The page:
Prep 15 mins
Cook 2 hrs
Feom Parade magazine as excerpted from Bistro Cooking by Patricia Wells.
- 6 garlic cloves, 1 split, rest chopped
- 2 lbs russet potatoes, peeled and thinly sliced
- salt and pepper
- 1 tablespoon fresh thyme
- 2 large onions, very thinly sliced
- 5 medium tomatoes, cored and thinly sliced (about 1 pound)
- 2⁄3 cup dry white wine
- 1⁄3 cup olive oil
- 1 leg of lamb, with bone in (about 6 to 7 pounds)
- Preheat oven to 450°F.
- Rub bottom of 16x10 gratin pan with split garlic clove.
- Arrange potato slices in bottom of pan.
- Season with salt, pepper, some of the thyme and chopped garlic.
- Add a layer of onions and seasoning.
- Add a layer of tomatoes and seasoning on top.
- Drizzle with wine and oil.
- Trim the thicker portions of fat from the leg of lamb.
- Season with salt and pepper.
- Place lamb on a sturdy cake rake directly on top of gratin pan.
- Roast, uncovered, for about 1 hour and 15 minutes for rare lamb (1 hour and 45 minutes for well-done); turning lamb every 15 minutes, basting with liquid from gratin pan.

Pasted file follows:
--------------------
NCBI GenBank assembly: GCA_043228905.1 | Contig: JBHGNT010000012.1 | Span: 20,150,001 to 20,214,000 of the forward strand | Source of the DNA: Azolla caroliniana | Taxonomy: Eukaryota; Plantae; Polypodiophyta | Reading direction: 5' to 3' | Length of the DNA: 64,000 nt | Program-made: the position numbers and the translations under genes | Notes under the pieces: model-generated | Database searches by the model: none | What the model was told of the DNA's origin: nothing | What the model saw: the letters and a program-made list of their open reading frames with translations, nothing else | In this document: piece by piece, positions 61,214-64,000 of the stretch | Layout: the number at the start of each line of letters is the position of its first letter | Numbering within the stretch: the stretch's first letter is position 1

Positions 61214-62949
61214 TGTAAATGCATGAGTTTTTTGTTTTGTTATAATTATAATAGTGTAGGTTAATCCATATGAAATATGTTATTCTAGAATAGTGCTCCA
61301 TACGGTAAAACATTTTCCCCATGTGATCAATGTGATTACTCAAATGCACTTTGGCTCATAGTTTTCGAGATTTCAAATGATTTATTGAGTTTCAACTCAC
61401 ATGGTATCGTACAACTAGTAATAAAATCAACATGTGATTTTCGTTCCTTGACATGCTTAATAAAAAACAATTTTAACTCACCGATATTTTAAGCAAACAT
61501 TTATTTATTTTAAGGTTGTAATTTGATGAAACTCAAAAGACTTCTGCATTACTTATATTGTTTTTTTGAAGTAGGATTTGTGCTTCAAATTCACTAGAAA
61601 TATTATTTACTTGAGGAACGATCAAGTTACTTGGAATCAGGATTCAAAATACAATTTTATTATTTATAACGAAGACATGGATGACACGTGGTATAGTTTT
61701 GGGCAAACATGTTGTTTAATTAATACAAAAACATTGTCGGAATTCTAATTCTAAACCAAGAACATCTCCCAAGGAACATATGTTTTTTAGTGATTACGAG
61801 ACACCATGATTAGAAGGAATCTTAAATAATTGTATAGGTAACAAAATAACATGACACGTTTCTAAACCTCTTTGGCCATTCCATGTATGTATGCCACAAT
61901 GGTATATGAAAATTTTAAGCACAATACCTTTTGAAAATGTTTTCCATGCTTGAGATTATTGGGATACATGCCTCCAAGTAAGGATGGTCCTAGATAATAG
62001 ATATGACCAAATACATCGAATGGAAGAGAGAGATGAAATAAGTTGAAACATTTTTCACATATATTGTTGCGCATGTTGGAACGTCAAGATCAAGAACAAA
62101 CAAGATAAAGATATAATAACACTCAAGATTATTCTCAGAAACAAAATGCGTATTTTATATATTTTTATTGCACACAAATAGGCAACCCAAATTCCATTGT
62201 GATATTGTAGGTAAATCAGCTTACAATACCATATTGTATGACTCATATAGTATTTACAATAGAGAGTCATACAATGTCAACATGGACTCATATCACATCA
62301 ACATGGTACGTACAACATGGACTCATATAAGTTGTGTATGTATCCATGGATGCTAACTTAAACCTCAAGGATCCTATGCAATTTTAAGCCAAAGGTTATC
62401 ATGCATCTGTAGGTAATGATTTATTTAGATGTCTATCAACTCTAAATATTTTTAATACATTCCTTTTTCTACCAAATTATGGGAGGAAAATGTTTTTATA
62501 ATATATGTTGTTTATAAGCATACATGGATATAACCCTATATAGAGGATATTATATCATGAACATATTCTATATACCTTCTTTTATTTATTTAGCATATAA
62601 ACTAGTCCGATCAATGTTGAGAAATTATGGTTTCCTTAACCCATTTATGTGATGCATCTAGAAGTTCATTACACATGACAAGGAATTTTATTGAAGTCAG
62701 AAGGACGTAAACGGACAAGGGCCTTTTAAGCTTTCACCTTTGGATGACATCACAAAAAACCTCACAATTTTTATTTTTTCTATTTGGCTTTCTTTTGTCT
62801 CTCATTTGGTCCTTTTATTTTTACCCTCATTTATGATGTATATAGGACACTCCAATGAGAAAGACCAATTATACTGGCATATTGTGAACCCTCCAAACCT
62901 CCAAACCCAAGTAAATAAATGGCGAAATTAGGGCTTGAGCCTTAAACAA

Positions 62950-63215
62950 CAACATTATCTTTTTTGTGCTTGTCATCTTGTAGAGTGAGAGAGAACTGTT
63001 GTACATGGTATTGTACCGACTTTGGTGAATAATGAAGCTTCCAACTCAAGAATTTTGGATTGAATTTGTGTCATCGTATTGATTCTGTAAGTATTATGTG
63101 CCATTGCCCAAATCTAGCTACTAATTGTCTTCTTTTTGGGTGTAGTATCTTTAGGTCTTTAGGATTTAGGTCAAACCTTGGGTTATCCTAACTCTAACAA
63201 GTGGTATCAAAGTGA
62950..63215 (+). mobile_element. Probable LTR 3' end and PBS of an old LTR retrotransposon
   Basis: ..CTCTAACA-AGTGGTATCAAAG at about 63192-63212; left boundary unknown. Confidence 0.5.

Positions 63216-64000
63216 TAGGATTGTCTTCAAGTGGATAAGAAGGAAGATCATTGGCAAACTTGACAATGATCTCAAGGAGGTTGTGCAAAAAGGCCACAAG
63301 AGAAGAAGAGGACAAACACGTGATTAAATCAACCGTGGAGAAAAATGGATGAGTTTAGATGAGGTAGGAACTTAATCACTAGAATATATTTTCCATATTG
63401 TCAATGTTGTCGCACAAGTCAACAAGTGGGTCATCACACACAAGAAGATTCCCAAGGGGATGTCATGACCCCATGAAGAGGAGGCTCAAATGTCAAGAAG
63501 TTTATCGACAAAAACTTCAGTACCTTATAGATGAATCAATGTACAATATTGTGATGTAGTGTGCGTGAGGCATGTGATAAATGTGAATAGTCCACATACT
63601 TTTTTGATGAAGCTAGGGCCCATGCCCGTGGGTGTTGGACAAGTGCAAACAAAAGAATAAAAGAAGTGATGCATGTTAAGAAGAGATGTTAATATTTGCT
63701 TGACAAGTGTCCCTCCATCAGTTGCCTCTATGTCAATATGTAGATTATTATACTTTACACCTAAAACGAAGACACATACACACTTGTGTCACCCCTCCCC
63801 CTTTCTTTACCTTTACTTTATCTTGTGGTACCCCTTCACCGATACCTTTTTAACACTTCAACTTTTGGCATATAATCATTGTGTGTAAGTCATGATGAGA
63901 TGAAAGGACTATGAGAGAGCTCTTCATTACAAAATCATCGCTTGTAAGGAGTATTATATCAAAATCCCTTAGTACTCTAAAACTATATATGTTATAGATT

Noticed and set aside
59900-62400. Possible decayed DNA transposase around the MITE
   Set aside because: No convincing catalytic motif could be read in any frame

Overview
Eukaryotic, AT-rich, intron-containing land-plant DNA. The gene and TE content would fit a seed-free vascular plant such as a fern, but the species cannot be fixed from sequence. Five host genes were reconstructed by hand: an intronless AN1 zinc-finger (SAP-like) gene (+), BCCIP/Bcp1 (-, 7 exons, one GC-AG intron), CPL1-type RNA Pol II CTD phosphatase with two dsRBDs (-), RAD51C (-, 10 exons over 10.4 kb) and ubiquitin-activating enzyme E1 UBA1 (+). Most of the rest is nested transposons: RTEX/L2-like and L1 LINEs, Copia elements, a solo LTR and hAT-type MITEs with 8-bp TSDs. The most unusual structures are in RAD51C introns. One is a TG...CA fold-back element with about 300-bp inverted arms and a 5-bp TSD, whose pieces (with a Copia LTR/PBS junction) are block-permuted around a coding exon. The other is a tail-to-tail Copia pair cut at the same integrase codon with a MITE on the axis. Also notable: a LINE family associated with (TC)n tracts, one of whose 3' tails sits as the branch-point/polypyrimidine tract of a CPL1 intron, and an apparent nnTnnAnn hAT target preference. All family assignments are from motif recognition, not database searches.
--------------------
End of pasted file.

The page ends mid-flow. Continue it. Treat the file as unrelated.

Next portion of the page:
- Remove from oven and allow to sit for 20 minutes before carving.
Better than excellent! A wonderful and nicely balanced combination of flavors enhanced by the lamb drippings. I made half the recipe using 3 tomatoes and a 3 pound boneless rolled lamb roast which I placed on a cake rack over a casserole dish. I cooked the dish for 1 hour and the lamb was perfectly browned with a rare center after it sat for 10 minutes. Next time I would add an extra potato for the half recipe with the full amount of wine or oil. DH ate half the veggies himself. Thank you Cathleen, this goes into my book of special tricks!
This is an excellent way to prepare lamb. However, I will add that I have used this same recipe with Pork Roasts and very thick Loin Chops as well. The result is always the same - EXCELLENT. I have also substituted the wine with a few drips of olive oil when I didn't have wine available. The recipe still provides a very good result. Thanks for the recipe.
Tried this, but as my husband can't eat any 220 preservative (found in 99% of wines), I did the meat separate to the rest of the dish. Was nice, but it obviously needs the meat juice to take it from nice to fantastic. Just thought I would post this hint incase anyone else was thinking of doing what I did. Didn't think it fair to only give you 3 stars though! :-)